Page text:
When I first started learning about startups, I would throw any advice that I heard into my bucket of startup knowledge. It didn’t matter who I learned it from. Basically as long as that person was successful, I would think, “Ok, I need to do everything that they are telling me.”
However, once I had spent a significant time learning from others as well as building my own startups, I began to realize something - I had tons of conflicting advice in my bucket! Here are a few examples of the opposing advice I had been hearing.
- You should get a co-founder
- You need to work 12 - 16 hours a day
- Skip sleep so you can work more on your startup
- You need to quit your full time job to be successful
- Be obsessive about your startup
- Raise lots of money
- You don’t need a co-founder, you can do it all on your own
- Don’t work so much so you can sustain your creative ability
- Never skip sleep, that’s dumb
- You should do your startup on the side
- Take breaks and spend time with friends and family
- Angel Investors and VCs will take away your business!
The first list of advice tended to come from investors or people who worked at companies like YCombinator, Airbnb, and Slack. The second list of advice mostly came from people who worked at companies like Basecamp, MailChimp, or individual Indie Hackers.
Once I started hanging out a lot in the Indie Hacker community and reading a lot of the top hackers advice, I started to realize that there are two camps of startup advice!
Let’s call the advice from the first list, “camp one” and the advice from the second list, “camp two”.
Camp one is advice for stereotypical startups. Camp two is advice for bootstrappers or smaller startups. Some might even call the second group “lifestyle businesses.” People really dislike that term, but it is true to some extent. Stereotypical startups are trying to make a business as big as possible while indie hackers and bootstrappers have smaller goals, just trying to make a profitable business for themselves or a smaller team.
Once I was able to differentiate these two kinds of advice, I was relieved and felt more at ease wading through the heap of startup advice I was hearing. Hopefully that differentiation will be helpful for you too! In order to apply the correct list of advice, you need to think about what kind of business you are trying to make and where your business idea fits.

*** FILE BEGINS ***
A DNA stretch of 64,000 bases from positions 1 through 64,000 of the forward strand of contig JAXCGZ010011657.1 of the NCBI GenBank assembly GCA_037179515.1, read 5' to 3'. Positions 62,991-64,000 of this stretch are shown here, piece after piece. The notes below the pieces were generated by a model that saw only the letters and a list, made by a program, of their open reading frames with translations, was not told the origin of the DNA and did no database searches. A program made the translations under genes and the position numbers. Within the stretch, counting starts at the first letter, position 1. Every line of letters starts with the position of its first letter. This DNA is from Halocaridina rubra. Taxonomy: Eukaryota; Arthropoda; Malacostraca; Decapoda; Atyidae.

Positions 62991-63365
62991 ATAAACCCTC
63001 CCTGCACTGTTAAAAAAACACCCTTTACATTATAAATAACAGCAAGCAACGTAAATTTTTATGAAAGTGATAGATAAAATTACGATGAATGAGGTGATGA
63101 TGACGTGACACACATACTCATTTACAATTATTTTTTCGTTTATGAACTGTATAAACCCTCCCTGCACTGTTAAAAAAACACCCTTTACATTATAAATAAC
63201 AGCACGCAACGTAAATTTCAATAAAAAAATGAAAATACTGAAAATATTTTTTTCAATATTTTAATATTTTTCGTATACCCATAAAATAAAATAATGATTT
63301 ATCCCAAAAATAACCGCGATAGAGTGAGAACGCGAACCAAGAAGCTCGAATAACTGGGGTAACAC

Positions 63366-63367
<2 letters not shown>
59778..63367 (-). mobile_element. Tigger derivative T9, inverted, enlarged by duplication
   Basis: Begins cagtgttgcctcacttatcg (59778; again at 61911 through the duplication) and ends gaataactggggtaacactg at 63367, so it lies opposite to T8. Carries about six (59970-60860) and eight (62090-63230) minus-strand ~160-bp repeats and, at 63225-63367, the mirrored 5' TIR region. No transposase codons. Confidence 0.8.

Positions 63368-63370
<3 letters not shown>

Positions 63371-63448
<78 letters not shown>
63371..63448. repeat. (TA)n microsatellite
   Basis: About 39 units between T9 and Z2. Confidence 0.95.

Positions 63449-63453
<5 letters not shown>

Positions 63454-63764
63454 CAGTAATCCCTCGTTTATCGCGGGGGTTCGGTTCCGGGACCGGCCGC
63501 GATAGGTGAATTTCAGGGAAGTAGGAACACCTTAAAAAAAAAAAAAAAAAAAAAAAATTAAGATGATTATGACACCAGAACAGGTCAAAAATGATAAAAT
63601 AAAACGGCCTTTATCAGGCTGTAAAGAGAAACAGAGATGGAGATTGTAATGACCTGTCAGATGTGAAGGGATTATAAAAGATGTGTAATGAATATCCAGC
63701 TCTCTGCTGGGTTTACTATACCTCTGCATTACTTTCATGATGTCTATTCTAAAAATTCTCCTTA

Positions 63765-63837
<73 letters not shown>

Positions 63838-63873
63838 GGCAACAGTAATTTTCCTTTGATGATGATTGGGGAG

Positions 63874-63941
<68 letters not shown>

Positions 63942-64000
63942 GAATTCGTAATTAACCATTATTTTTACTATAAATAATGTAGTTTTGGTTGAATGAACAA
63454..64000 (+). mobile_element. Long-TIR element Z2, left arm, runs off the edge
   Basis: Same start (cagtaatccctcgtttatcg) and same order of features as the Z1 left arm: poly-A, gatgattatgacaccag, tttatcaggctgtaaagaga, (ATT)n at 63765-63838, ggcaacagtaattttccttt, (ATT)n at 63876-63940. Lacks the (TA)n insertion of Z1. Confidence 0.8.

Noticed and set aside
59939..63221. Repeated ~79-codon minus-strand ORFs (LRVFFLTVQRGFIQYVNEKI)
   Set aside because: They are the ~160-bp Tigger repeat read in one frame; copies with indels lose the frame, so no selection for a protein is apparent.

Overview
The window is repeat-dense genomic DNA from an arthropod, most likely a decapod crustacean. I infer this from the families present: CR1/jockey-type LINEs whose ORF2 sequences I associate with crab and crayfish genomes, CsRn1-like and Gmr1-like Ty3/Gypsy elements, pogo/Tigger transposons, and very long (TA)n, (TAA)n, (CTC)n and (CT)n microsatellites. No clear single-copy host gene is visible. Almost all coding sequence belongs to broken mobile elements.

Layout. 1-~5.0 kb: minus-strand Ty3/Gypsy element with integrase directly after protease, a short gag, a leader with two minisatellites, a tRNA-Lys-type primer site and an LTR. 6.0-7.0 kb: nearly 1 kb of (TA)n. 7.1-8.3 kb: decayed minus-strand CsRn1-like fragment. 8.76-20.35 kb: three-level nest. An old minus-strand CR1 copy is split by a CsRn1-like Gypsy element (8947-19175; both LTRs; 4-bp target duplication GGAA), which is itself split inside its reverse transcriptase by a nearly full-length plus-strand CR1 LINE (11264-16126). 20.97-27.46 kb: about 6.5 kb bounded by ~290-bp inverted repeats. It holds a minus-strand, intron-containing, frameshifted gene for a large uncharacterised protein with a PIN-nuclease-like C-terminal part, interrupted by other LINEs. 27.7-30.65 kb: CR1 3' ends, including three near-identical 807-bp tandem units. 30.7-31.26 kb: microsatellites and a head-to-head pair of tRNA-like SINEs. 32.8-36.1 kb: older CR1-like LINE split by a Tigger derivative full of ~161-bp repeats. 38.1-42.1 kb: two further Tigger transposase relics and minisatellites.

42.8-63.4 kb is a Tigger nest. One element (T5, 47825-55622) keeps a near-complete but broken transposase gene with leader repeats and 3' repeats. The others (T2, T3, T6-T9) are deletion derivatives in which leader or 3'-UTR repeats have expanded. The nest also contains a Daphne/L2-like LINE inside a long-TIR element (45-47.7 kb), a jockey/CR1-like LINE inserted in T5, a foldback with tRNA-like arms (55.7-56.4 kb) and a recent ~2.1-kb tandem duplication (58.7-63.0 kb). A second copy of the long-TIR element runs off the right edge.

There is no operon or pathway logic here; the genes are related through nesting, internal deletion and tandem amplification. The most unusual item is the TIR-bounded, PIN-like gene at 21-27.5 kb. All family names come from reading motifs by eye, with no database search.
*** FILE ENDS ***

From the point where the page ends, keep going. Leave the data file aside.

I believe that some businesses ideas are better suited to be full-blown startups while others are better for the bootstrapping route. For example, a business idea like “I want people to be able to hail a car from anywhere, at anytime, to go anywhere” is a very broad and unique idea. This idea needs to be a large-scale startup for you to make this work. You’re going to need loads of money and lots of employees. You’re going to have to work all day and night to make this happen. And that’s exactly what Uber did. In this case you should probably listen to advice from camp one.
Now an idea like “transcribe blogs to audio” is a smaller idea. The market is much smaller and there is probably less revenue in that kind of business. This business probably couldn’t make it if it raised money, because the return on investment wouldn’t be great enough. The second camp of advice makes a lot more sense here. This is exactly what Miguel Piedrafita is doing with Blogcast so far.
Another way to think about this is through the lens of Peter Thiel’s book Zero to One. He talks about Zero to One businesses starting in a new market so they can obtain a monopoly - and that this is where new innovation is really made. He is probably right, but as a founder, you are probably going to have to follow advice from the first camp. It’s really hard to create something completely new that no one has ever done before. You’re probably going to be obsessed about it and spend all your time on your startup.
Peter also talks about One to N businesses. This is probably more where you want to be if you are an Indie hacker and following camp two advice. You are going to need an idea that doesn’t take a ton of research and new work, and one that others have done pieces of so you have something to work with and build on. You’re not going to want to invent an entire new market.
I do think there could potentially be some business ideas that fit in both the full blown startup side (camp one) and bootstrapped side (camp two). There may just be less of those kinds of ideas.
So, what you should you do with this information? Obviously all of us need to have discernment with any kind of information that we learn or read about startups. But hopefully, realizing that there are two camps for startup advice will help you know which camp you are in and which group of advice to truly take to heart!